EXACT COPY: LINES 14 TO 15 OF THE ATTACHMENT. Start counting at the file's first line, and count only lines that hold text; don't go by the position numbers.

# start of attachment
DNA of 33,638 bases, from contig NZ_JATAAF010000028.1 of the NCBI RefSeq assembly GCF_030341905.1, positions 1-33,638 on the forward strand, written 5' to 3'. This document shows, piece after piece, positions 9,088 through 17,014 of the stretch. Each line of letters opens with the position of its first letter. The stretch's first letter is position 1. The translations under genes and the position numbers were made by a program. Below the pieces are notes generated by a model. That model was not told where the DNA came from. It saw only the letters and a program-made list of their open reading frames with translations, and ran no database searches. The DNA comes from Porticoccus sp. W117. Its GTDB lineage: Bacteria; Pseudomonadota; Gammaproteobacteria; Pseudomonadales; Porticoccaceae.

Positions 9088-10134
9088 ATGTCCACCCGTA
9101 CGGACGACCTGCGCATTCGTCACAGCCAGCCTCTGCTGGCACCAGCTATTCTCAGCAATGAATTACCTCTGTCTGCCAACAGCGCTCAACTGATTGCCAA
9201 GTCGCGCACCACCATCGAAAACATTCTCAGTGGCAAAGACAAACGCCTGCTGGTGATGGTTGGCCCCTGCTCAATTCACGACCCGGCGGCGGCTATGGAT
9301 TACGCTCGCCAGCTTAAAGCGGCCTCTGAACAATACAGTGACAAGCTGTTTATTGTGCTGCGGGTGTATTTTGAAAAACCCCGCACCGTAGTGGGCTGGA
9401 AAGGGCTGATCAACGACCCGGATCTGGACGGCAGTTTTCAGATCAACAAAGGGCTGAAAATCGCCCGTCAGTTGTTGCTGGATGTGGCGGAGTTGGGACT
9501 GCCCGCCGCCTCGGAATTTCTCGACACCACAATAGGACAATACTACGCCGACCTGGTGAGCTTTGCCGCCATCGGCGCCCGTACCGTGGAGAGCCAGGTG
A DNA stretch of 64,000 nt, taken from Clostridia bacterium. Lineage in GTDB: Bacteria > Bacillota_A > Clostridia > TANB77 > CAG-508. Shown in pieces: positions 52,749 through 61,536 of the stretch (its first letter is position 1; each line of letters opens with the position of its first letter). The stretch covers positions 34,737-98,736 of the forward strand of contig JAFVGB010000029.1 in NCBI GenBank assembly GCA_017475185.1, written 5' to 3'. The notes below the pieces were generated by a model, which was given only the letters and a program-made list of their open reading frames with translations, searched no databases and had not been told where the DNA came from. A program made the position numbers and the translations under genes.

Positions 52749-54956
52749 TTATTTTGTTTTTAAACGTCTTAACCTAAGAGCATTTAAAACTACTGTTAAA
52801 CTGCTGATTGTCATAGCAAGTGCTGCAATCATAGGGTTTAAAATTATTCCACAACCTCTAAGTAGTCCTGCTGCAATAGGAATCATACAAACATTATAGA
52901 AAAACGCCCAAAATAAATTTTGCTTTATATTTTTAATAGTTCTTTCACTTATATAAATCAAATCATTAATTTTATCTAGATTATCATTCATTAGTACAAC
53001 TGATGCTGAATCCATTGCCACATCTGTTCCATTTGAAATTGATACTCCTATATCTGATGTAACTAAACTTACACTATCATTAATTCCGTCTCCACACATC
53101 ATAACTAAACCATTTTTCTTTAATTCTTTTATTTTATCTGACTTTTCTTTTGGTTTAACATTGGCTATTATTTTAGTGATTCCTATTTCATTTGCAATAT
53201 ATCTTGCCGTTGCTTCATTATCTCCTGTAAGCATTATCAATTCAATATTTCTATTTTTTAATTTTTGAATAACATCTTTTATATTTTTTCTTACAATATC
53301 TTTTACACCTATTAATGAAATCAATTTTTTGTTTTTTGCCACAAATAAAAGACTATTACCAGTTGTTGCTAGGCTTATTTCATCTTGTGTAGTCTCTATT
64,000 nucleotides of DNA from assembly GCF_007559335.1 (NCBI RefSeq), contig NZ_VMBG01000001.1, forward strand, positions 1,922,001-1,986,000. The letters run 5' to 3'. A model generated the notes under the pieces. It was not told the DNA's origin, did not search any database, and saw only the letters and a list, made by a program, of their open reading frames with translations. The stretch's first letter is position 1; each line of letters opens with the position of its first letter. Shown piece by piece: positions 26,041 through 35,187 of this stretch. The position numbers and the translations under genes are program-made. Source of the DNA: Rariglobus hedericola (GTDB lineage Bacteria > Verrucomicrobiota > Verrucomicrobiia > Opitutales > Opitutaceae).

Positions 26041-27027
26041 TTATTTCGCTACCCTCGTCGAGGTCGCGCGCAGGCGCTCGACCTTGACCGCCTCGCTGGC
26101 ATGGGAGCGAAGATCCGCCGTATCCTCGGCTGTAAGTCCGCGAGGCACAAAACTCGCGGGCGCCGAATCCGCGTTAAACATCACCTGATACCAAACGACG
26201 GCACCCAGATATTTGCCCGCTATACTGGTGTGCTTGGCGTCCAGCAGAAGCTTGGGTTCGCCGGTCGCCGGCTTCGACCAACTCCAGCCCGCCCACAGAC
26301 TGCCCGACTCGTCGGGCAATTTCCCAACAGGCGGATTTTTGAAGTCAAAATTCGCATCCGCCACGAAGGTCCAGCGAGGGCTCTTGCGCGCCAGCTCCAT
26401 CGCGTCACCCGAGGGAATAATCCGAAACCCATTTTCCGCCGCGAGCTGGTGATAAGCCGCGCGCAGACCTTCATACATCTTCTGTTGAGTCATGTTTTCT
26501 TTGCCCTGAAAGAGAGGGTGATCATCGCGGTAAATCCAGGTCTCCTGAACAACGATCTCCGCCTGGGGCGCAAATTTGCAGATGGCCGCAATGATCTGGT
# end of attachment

53001 TGATGCTGAATCCATTGCCACATCTGTTCCATTTGAAATTGATACTCCTATATCTGATGTAACTAAACTTACACTATCATTAATTCCGTCTCCACACATC
53101 ATAACTAAACCATTTTTCTTTAATTCTTTTATTTTATCTGACTTTTCTTTTGGTTTAACATTGGCTATTATTTTAGTGATTCCTATTTCATTTGCAATAT